What does a guarantor have to do?

As a guarantor you act as back up to the main borrower, usually a friend or family member, and guarantee that loan payments will be made.

A guarantor has full responsibility to pay back the loan. If the borrower misses just one payment the lender can chase you for the money before the original borrower.

Some lenders also pay the loan into the guarantor's bank account, rather than the person applying to borrow the money. So you may have to transfer the funds to the borrower's account.

If the main borrower continues to repay the loan on time you will not need to do anything.

Why do lenders ask for a guarantor?

Lenders usually ask for a guarantor if the person applying for a loan has a poor credit record or is borrowing for the first time.

A guarantor gives the lender a way to get back what they are owed from a more reliable person if the main borrower would normally be too risky to lend to.

Can anyone be a guarantor?

No, you will need to be at least 18 and have a good credit record. You will also need to show that you can afford to pay back the loan.

Some lenders set further restrictions on who they will accept as a guarantor, including:

  • Being a homeowner

  • Further age limits, for example being over 21

  • Being in full time employment

  • Not being the borrower's spouse

  • Having no shared financial accounts with the borrower

What are the risks?

The biggest risk is that the original borrower does not pay the loan - if this happens you will have to pay it instead.

This means you need to be confident that the main borrower can afford the loan and that they will continue to pay it on time.

You also need to be happy and able to afford to take on the payments if they default.

Does it appear on your credit record?

No, just being named a guarantor will not show up on your credit record.

So long as the main borrower pays back the loan on time it will not be listed on your credit report.

However, most guarantor lenders do run a credit check when you apply to be a guarantor, so a search may be added to your report.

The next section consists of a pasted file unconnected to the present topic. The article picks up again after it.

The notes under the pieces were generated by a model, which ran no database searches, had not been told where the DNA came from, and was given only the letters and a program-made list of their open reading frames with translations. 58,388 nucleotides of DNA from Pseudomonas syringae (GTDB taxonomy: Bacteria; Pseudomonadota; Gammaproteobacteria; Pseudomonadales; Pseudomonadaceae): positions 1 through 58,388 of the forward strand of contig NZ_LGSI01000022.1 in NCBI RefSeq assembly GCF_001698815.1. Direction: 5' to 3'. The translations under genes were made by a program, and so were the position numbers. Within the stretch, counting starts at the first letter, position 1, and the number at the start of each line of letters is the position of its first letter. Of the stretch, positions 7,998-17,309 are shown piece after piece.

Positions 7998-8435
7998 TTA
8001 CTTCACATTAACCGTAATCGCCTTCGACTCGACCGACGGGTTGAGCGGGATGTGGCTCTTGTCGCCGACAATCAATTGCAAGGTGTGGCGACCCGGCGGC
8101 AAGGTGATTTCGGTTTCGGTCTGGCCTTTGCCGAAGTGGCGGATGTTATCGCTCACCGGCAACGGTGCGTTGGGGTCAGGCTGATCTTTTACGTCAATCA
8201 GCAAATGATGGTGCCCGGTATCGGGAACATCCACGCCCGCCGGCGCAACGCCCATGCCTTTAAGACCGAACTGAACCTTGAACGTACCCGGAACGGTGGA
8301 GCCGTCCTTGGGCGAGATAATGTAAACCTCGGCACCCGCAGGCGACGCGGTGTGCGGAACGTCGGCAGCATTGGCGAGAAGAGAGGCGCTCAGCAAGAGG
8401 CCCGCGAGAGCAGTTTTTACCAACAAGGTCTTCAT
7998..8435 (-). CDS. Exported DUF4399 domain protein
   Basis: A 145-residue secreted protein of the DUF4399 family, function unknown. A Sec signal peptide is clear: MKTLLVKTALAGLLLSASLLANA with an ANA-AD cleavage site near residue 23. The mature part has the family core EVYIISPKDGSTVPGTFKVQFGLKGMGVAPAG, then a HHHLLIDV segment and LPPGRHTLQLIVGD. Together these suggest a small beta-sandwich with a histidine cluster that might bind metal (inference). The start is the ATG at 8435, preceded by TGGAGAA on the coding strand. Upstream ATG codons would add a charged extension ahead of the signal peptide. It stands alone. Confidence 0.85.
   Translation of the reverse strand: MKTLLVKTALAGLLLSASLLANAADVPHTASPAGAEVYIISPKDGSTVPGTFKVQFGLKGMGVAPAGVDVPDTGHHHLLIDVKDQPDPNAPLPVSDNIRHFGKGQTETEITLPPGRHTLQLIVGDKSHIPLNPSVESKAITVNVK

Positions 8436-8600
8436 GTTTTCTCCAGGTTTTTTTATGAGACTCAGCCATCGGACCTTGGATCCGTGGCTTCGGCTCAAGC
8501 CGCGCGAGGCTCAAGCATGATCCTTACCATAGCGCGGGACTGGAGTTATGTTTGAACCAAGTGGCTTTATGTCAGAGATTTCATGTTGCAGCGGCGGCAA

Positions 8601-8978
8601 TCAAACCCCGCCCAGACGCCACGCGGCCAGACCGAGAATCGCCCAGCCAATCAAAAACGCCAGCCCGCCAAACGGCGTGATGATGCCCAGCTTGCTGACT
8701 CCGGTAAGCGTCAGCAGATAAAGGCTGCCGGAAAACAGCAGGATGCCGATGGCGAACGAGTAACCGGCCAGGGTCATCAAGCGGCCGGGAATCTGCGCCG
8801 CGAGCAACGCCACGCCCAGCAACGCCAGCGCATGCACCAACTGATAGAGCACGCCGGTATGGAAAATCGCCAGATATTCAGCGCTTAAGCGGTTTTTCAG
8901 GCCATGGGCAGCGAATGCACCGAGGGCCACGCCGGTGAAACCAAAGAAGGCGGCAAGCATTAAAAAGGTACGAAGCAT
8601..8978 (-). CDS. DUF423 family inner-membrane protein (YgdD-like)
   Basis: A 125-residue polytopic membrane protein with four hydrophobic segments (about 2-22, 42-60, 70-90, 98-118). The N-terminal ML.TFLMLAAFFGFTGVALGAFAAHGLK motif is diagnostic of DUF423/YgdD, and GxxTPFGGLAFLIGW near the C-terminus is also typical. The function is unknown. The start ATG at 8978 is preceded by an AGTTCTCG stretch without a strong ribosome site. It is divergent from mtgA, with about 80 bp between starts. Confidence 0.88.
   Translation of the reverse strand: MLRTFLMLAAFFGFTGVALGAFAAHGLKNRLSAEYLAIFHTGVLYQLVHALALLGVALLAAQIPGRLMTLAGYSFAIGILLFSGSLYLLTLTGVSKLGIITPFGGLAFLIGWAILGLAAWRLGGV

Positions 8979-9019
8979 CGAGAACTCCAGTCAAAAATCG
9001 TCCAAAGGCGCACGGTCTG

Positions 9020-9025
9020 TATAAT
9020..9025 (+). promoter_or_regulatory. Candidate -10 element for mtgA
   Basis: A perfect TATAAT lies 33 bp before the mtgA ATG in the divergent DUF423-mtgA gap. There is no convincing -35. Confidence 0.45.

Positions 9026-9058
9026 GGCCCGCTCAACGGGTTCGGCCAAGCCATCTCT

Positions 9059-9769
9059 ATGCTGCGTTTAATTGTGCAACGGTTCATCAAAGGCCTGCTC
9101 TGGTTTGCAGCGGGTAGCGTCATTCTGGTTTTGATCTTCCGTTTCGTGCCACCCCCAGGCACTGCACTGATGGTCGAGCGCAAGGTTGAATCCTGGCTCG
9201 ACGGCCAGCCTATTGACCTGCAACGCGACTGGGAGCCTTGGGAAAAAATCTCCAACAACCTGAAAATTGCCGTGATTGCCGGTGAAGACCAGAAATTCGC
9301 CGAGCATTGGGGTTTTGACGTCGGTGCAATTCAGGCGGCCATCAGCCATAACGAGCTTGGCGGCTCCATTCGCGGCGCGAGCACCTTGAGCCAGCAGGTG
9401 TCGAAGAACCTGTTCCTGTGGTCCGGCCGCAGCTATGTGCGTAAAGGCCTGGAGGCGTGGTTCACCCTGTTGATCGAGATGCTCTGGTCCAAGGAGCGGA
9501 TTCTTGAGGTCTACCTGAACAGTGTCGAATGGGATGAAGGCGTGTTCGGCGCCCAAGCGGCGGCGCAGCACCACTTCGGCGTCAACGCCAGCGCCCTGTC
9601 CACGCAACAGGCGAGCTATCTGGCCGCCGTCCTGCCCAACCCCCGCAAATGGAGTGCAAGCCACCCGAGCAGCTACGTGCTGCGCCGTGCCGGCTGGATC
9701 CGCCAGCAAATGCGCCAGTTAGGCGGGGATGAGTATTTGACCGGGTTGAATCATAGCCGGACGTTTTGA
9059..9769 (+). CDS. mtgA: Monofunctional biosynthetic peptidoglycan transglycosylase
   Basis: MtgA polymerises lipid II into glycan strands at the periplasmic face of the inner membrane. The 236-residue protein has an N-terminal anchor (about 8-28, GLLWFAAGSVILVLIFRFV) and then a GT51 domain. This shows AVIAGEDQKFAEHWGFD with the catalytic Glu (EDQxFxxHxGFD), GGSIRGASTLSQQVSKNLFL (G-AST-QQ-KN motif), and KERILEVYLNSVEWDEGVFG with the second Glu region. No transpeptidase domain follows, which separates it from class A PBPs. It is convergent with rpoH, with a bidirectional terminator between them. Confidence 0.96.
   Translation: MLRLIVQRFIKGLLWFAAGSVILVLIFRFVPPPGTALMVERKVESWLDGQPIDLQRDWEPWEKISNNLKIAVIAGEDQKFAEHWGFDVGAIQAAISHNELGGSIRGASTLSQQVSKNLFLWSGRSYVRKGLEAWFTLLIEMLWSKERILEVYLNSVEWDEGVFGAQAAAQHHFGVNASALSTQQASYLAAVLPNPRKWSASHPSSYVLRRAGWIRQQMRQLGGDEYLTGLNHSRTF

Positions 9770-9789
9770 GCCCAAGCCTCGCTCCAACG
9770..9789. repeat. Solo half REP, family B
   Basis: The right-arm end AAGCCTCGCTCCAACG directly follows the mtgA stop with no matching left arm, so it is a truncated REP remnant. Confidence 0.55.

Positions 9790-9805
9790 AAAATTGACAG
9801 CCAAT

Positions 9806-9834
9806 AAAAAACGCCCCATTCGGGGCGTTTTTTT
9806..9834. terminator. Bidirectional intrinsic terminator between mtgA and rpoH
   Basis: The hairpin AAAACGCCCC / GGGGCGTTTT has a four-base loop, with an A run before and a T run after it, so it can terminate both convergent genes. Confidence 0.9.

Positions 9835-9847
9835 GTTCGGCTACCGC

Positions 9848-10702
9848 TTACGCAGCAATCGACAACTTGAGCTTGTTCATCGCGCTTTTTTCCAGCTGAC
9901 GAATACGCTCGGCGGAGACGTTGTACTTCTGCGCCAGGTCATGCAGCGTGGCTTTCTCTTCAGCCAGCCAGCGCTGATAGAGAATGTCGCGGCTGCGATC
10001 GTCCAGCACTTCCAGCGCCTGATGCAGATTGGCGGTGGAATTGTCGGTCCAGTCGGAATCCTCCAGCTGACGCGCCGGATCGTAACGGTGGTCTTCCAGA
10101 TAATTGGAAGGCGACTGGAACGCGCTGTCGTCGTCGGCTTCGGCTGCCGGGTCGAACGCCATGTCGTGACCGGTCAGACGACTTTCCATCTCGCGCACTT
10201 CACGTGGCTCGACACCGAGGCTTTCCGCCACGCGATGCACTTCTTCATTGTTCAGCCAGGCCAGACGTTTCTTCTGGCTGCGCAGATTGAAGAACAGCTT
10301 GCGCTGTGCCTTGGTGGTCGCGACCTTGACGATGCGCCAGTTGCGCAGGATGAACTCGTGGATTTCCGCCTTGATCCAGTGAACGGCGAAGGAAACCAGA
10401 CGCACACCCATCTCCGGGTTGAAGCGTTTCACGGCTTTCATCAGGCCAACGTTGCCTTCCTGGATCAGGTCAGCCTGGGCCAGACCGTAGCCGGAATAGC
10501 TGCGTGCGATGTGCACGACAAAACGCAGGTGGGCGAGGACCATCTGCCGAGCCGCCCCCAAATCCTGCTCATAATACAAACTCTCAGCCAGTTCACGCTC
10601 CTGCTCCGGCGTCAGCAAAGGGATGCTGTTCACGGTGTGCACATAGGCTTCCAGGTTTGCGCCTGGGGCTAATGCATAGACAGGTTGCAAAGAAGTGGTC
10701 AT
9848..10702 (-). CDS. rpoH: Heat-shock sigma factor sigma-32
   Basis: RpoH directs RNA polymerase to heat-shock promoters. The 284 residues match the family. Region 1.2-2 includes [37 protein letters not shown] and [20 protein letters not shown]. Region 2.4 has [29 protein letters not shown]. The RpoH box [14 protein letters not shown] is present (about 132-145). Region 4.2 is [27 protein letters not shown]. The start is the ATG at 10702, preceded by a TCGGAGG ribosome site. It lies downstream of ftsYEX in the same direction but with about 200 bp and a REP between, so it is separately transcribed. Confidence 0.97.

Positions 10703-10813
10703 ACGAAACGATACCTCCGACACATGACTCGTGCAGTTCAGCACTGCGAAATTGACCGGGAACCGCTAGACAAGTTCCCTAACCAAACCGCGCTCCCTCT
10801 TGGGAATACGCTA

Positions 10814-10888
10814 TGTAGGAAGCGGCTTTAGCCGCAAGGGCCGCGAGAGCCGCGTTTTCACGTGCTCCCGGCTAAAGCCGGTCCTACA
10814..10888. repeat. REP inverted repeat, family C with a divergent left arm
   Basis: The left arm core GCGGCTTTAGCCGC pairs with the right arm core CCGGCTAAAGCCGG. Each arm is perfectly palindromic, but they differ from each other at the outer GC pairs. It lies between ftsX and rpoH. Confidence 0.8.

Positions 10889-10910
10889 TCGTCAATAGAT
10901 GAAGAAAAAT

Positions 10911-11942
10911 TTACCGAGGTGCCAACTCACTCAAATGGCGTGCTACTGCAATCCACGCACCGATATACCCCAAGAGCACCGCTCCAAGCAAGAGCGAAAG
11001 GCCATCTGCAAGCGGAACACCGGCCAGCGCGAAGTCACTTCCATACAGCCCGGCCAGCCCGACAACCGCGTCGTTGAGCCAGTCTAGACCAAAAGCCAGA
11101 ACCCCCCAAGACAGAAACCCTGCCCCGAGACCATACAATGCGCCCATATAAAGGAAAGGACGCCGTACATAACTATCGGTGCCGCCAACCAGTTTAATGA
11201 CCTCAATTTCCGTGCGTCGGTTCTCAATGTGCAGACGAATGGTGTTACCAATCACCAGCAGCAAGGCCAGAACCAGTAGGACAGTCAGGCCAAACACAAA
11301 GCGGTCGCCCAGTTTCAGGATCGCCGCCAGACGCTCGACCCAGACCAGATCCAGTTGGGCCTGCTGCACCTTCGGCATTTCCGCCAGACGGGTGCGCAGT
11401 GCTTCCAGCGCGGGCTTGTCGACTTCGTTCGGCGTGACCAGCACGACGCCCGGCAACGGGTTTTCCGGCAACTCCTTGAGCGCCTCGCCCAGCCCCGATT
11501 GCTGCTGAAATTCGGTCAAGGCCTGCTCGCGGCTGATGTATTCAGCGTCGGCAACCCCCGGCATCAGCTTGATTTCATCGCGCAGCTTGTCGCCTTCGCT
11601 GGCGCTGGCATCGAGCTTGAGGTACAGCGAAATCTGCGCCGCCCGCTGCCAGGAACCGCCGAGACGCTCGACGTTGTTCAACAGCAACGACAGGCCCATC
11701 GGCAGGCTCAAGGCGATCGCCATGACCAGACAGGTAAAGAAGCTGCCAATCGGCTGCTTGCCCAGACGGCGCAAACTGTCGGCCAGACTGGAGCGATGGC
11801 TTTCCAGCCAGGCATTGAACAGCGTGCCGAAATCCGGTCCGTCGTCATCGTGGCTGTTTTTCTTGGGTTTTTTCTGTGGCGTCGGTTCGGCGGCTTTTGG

If the main borrower defaults and you are asked to pay back the loan at any stage then the loan may be added to your credit record at this stage.

Can you change your mind?

No, once you have agreed to be a guarantor for a loan you cannot back out.

The exception is if you are still within the cooling off period, usually up to 14 days after the loan has been agreed. Even then you will be responsible for ensuring the borrower gives back the full loan amount.

What if you cannot pay back the loan?

If the borrower defaults and you are unable to make the payments for them, it can have serious consequences, including:

  • Damage to your credit record

  • Being taken to court to claim the money back

  • In some extreme cases, repossession of your home or property to pay back the loan

Protect yourself

If you decide to go ahead and be a guarantor there are some precautions you can take to protect yourself.

  • Read all the documents carefully

  • Check how the borrower plans to pay the loan back

  • Put some extra money aside just in case they miss any payments

  • Sign an agreement with the borrower stating how they will pay you back (if necessary)

Some lenders ask guarantors to list a possession as additional security - this item has to be worth more than the loan and could in extreme cases be repossessed to pay the loan.

Listing your home as security could put your property at risk should you and the main borrower be unable to pay the loan so avoid doing this if you can.

Some lenders accept other possessions like vehicles as security, while others do not ask for them at all.

Guarantor FAQs


What happens if the main borrower dies?


You could be forced to pay back the rest of the loan. Check the terms and conditions of the loan.


Could my home be put at risk?


Yes, if you are unable to pay back the loan when asked, the lender may apply for a charging order to force the sale of your home to pay off the loan.


Do I have to be a guarantor if asked?


No, if you are not happy with being a guarantor it is your decision. No one can force you into being a guarantor.